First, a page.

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    Semi-Pro Journalism Teams Give Alternative View of U.S. Elections

    by Mark Glaser
    March 13, 2008

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    Elizabeth Gotsdiner got Joe Biden’s errant spittle in her mouth. Shantel Middleton got to ride on a Ron Paul blimp. Mayhill Fowler was following Obama canvassers and ended up helping them carry brochures for the candidate.

    Each of these folks represents a new class of semi-pro journalist tasked with covering the U.S. presidential election in innovative, more personal ways. Gotsdiner is one of five citizen journalists doing reality-TV style video reports for PurpleStates.tv; Middleton is one of 51 mobile journalists on MTV’s Street Team ’08; and Fowler is one of 1,800 people who have helped out on Huffington Post’s Off the Bus project.

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    Each of these projects provides an alternative to mainstream media coverage, combining the ground work of average citizens or inexperienced journalists with editorial and production expertise of professional journalists. Rather than being lone citizen journalists, these semi-pros are given the tools and direction to craft personal reports that cover topics not typically explored in campaign reporting — whether it’s the minutae of political canvassing or how rural areas are overlooked by campaigns. PurpleStates.tv and MTV’s Street Team pay their citizen contributors a stipend for their work, while Off the Bus’ers are volunteers supported by a small paid editorial staff.

    While these projects represent an interesting model for fusing professional and citizen journalism, they have a ways to go before becoming truly valuable information resources. Their websites are overloaded with material, making it frustrating for visitors trying to find the best videos or blog posts. And there’s also the issue of getting untrained journalists to do good journalism.

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    Marc Cooper

    “Where we’ve had the biggest problem is assuming that untrained citizen reporters can quickly and adequately replace professional and trained reporters,” said Marc Cooper, editorial coordinator of Off the Bus, and a lecturer at USC’s Annenberg School of Communications. “We do ourselves a lot of damage if we underestimate the training and professional rigors of journalism. I’m talking about the standards and training that go into building a journalist. Journalists don’t just come off the shelf.”

    Off the Bus has better success doing “distributed journalism” projects, where large groups of people collect data that can then be analyzed by reporters or the public. One recent example is the Superdelegate Investigation, which helped create a more detailed picture of the leanings and background of Democratic superdelegates. And that project has led to more than a dozen stories on Off the Bus, including one about Hillary Clinton changing her strategy on wooing superdelegates in the face of a string of Obama primary wins.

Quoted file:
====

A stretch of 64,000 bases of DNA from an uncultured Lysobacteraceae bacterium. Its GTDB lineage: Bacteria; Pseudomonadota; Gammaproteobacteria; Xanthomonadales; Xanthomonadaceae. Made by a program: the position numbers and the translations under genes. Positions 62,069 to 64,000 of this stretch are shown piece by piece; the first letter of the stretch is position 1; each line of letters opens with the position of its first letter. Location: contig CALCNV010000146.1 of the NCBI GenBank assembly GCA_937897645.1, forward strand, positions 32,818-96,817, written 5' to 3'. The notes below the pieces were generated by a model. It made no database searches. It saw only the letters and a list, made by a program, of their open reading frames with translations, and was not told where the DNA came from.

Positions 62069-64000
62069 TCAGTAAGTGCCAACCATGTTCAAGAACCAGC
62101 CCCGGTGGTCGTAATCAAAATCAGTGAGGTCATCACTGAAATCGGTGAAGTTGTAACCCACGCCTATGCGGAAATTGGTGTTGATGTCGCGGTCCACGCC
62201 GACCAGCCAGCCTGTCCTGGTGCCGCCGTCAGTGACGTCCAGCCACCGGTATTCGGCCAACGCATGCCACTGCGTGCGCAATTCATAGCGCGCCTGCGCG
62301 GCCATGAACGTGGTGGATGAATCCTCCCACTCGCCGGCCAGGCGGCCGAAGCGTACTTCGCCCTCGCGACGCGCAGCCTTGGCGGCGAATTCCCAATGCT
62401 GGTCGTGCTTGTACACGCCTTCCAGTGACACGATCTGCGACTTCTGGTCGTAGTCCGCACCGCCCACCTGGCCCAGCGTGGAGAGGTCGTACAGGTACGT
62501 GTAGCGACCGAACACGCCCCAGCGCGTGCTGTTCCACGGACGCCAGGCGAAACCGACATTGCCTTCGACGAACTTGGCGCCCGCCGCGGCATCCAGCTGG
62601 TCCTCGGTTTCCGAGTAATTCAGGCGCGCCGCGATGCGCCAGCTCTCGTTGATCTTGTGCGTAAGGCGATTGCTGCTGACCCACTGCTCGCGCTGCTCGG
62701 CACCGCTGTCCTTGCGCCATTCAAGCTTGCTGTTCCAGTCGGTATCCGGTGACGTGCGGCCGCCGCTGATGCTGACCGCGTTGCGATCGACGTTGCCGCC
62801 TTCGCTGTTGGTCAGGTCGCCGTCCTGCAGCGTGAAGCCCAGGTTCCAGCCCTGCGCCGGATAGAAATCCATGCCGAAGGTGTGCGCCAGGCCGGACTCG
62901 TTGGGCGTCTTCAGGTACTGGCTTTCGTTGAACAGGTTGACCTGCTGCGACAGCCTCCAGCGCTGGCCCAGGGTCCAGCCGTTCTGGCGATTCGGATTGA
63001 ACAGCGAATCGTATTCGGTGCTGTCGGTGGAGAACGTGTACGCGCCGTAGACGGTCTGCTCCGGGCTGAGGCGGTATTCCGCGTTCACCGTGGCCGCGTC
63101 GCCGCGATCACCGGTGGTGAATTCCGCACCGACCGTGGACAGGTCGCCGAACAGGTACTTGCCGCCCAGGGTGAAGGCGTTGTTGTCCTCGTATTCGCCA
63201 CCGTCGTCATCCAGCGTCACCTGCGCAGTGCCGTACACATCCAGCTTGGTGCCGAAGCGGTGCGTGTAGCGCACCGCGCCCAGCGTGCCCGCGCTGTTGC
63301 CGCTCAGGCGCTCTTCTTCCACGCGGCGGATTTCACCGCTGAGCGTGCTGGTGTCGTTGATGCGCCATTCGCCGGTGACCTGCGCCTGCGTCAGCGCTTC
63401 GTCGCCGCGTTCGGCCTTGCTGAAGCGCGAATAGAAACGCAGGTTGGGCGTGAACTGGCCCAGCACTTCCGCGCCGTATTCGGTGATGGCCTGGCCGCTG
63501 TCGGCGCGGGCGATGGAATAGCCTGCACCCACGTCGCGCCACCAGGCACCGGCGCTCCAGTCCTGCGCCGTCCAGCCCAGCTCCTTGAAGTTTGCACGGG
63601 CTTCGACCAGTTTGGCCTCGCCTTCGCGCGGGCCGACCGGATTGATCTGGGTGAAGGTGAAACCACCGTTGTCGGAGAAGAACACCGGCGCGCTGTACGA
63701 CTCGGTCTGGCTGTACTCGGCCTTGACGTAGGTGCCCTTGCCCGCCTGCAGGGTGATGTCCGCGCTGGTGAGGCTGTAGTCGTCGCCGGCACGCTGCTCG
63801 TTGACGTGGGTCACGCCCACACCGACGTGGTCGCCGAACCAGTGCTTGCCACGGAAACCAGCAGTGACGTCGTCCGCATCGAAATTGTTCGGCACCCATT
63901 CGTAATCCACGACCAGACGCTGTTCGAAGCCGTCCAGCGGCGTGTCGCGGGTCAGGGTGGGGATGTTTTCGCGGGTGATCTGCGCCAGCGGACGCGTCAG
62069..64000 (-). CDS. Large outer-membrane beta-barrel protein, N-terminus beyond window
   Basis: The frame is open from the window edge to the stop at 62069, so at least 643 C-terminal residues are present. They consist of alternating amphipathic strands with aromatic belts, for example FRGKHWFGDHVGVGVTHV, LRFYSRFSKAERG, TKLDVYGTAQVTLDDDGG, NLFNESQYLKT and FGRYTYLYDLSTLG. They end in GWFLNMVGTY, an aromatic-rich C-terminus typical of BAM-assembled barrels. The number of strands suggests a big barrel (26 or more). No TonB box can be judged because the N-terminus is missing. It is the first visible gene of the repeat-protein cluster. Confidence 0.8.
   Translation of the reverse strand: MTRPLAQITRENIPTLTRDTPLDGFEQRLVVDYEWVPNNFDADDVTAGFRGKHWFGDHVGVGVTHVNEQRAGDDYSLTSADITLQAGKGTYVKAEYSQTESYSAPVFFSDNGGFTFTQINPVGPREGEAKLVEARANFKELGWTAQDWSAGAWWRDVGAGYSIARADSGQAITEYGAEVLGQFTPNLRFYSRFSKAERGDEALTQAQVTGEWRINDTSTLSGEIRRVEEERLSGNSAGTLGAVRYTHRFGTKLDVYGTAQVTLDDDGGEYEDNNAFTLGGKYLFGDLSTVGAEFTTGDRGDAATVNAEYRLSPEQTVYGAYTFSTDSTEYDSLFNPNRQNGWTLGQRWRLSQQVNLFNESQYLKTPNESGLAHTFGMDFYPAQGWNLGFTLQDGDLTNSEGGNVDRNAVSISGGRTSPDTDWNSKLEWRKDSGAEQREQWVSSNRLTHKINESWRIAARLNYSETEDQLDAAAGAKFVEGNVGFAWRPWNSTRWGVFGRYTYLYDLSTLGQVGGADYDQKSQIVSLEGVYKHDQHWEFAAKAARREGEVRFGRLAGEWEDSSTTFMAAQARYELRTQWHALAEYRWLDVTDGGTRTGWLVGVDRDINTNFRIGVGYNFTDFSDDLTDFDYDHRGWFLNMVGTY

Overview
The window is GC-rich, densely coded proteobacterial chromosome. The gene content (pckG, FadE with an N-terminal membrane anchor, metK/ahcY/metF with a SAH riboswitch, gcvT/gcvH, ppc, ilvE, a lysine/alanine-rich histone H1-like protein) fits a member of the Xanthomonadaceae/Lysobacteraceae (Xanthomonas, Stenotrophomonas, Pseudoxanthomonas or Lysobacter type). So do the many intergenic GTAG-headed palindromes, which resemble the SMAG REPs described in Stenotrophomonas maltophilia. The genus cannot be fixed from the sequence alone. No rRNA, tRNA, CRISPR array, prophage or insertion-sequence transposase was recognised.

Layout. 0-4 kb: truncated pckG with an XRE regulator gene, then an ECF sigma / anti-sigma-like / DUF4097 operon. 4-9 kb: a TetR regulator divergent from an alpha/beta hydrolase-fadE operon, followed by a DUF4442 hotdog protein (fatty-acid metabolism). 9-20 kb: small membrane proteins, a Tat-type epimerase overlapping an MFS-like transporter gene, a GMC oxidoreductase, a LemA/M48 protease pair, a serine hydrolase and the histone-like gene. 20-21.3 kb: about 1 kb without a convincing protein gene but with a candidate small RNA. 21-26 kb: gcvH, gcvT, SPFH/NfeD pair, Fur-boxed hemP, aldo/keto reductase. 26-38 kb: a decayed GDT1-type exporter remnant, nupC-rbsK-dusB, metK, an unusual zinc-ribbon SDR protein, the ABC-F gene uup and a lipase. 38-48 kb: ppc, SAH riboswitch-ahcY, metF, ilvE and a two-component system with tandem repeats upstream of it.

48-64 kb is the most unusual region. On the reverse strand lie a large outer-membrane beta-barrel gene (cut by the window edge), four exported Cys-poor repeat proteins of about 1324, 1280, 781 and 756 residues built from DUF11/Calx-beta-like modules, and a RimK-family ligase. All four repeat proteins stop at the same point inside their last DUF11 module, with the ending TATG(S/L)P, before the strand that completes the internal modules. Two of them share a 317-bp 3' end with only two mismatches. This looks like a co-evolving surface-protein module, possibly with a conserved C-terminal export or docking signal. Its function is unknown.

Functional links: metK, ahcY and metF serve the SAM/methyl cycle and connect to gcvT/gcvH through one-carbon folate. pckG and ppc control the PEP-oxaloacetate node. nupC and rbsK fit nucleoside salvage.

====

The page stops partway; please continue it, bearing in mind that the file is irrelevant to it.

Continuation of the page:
After talking with people involved with all three projects — including editors, producers and the semi-pro journalists — I’ve put together this guide, highlighting the good, the bad and what’s to come from these efforts. Think of it as a mid-term report because they all have time to improve by the general election in November.

    Huffington Post’s Off the Bus

    Overview: Off the Bus is a collaboration between Arriana Huffington’s Huffington Post group blog and Jay Rosen’s NewAssignment.net experimental platform for pro-am (professional-amateur) journalism. Since Rosen first described Off the Bus on MediaShift as a way to have dozens of people cover each candidate, the site has shifted gears to become a series of distributed journalism projects as well as reports from volunteer bloggers in various locales around the country.

    Crew: According to Off the Bus project director Amanda Michel, the site has had 1,800 people working on it, with just three paid staffers. “We work on a project basis and people sign up for projects,” she told me. “People who are active on the superdelegate project might not be active on [another] project.” Michel also said that while many of the contributors might be amateur reporters, they are also professional doctors, teachers and lawyers — with the latter group proving to be excellent interviewers.

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    Amanda Michel